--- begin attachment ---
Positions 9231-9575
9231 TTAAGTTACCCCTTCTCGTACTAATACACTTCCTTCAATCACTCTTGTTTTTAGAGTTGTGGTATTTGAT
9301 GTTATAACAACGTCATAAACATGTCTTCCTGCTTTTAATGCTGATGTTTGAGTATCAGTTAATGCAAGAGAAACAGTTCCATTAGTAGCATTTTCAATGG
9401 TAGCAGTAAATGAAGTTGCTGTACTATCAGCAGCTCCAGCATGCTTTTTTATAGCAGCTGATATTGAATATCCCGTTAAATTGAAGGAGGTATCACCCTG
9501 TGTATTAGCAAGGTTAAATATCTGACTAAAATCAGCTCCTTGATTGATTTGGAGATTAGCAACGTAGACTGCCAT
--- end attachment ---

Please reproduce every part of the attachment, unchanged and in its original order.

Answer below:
Positions 9231-9575
9231 TTAAGTTACCCCTTCTCGTACTAATACACTTCCTTCAATCACTCTTGTTTTTAGAGTTGTGGTATTTGAT
9301 GTTATAACAACGTCATAAACATGTCTTCCTGCTTTTAATGCTGATGTTTGAGTATCAGTTAATGCAAGAGAAACAGTTCCATTAGTAGCATTTTCAATGG
9401 TAGCAGTAAATGAAGTTGCTGTACTATCAGCAGCTCCAGCATGCTTTTTTATAGCAGCTGATATTGAATATCCCGTTAAATTGAAGGAGGTATCACCCTG
9501 TGTATTAGCAAGGTTAAATATCTGACTAAAATCAGCTCCTTGATTGATTTGGAGATTAGCAACGTAGACTGCCAT